HC Deb 09 May 1823 vol 9 cc150-1

The House having resolved itself into a committee on the Scotch linen manufacture acts,

Mr. Huskisson

said, it was his intention, in proposing that committee, to move for the repeal of several statutes, which imposed regulations injurious to the trade. These statutes had been passed at a time when the House was in the habit of interfering with the business of individuals. The 13th of George the 1st was in itself a striking instance of the absurdity of such enactments. It professed to regulate, not only the shape of the cloth, but the number of threads in every hank of yarn. Another object of the bill would be, to abolish the use of the stamp on linen, which was, found to be an instrument of fraud instead of a security against it. If, however, there were any so prejudiced in favour of the custom as to wish to preserve it in their manufacture, the bill would leave them free to do so, removing, however, all the penalties from those who wished to dispense with it. The right hon. gentleman concluded with moving, that the chairman should be instructed to move for leave to bring in the bill.

Sir R. Fergusson

expressed his thanks to the right hon. gentleman for the pains he had taken to remove the vexatious enactments under which the trade had so long suffered, and declared his conviction that the intended measure would be received with satisfaction and gratitude by the people of Scotland.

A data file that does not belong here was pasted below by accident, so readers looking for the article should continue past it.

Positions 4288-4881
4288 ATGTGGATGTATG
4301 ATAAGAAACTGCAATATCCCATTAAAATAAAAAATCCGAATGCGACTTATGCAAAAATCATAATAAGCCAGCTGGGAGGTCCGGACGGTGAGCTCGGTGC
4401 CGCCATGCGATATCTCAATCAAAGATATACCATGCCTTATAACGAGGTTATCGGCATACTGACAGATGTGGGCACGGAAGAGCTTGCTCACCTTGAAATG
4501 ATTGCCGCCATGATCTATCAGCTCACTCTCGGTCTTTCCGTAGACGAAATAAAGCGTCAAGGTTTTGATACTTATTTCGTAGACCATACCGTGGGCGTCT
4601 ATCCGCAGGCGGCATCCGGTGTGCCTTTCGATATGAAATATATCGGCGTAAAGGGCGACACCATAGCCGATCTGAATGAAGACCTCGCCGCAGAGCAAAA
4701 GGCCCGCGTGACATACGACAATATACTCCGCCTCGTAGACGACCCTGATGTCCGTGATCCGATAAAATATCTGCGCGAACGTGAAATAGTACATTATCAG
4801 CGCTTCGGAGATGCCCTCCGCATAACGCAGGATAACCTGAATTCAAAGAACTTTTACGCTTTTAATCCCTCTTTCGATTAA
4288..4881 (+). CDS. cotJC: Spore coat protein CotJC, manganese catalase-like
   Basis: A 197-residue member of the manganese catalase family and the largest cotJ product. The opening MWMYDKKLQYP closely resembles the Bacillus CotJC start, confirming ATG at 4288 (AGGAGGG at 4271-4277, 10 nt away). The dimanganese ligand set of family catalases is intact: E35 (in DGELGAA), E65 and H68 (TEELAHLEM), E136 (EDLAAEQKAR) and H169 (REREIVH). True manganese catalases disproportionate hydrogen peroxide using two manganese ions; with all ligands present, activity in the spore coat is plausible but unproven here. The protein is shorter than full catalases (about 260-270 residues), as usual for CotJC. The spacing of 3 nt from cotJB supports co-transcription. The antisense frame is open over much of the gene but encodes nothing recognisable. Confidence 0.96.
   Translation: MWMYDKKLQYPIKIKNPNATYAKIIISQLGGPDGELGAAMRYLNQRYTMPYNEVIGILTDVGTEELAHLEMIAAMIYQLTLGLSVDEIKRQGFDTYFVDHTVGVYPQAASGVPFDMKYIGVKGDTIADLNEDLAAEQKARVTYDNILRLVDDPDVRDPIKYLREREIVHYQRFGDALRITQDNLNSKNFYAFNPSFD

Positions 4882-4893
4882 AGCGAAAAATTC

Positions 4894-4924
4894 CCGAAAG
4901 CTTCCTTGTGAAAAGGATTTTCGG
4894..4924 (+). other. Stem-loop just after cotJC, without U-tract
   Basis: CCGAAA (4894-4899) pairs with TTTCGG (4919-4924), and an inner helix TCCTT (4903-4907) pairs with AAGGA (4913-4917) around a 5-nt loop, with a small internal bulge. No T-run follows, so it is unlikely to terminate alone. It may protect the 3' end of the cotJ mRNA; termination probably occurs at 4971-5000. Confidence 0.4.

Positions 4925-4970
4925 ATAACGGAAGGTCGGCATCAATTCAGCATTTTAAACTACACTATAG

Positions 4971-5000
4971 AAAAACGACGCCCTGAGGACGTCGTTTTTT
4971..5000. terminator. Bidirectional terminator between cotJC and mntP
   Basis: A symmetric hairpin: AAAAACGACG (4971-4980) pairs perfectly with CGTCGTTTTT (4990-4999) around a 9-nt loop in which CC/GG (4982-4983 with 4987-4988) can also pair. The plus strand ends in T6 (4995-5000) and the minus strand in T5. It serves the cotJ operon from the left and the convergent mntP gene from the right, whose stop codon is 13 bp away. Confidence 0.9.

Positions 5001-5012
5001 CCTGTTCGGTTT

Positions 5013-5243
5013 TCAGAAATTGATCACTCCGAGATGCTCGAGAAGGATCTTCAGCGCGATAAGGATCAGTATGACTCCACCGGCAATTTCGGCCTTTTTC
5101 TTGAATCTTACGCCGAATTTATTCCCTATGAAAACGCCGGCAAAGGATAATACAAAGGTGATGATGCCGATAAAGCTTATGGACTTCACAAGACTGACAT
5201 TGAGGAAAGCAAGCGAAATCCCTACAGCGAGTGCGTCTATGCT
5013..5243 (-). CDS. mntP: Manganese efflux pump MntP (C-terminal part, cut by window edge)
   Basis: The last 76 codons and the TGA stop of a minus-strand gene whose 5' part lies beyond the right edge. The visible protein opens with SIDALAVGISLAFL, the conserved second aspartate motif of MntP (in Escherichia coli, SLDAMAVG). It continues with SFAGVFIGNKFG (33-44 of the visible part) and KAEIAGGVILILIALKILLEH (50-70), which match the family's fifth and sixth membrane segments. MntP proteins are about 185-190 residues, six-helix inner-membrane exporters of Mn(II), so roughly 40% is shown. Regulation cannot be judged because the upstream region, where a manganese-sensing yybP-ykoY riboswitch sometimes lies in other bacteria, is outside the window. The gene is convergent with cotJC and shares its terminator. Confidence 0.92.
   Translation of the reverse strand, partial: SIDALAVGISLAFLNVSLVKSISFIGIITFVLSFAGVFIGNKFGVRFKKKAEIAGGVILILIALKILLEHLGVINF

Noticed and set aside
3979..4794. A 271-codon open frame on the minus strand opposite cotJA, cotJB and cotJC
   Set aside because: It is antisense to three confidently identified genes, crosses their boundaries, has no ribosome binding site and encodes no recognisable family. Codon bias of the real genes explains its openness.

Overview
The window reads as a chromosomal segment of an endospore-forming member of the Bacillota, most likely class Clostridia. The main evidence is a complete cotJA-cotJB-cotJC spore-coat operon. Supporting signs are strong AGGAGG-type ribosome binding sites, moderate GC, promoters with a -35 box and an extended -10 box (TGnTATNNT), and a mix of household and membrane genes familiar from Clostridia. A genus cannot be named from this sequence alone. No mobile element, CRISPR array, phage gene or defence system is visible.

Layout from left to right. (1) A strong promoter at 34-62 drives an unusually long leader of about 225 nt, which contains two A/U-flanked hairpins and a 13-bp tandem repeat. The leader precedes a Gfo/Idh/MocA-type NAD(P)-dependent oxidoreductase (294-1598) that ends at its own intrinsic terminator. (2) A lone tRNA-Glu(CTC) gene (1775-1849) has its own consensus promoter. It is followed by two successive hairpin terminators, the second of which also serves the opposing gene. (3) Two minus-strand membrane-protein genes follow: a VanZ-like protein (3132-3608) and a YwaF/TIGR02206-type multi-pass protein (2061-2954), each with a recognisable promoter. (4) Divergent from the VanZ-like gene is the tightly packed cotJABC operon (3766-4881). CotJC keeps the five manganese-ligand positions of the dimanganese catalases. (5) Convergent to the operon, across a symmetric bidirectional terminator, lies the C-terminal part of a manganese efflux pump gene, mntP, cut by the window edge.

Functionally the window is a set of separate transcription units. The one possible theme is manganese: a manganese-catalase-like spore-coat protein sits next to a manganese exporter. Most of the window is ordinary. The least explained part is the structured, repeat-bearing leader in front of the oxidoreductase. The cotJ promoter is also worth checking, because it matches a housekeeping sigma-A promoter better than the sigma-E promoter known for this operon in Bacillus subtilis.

Mr. Maberly

concurred in approving of the measure, but regretted that it should be found necessary to continue for a single day so useless an expence as the stamp commissioners. He trusted, however, that they would be enabled to put an end to that board in the next session of parliament.

Sir H. Parnell

thought, that as the same system must produce the same evils in Ireland, the benefit of this measure ought to be extended to that country.

Mr. Hume

agreed that it would be an advantage to Ireland; but as there were prejudices in that country which might throw obstacles in the way of its execution, he thought the right hon. gentleman had done right not to mix up the case of the two countries.

Mr. Ricardo

thought, that if it could not be done at present, it ought as soon as possible to be extended to Ireland.

Leave was given to bring in the bill.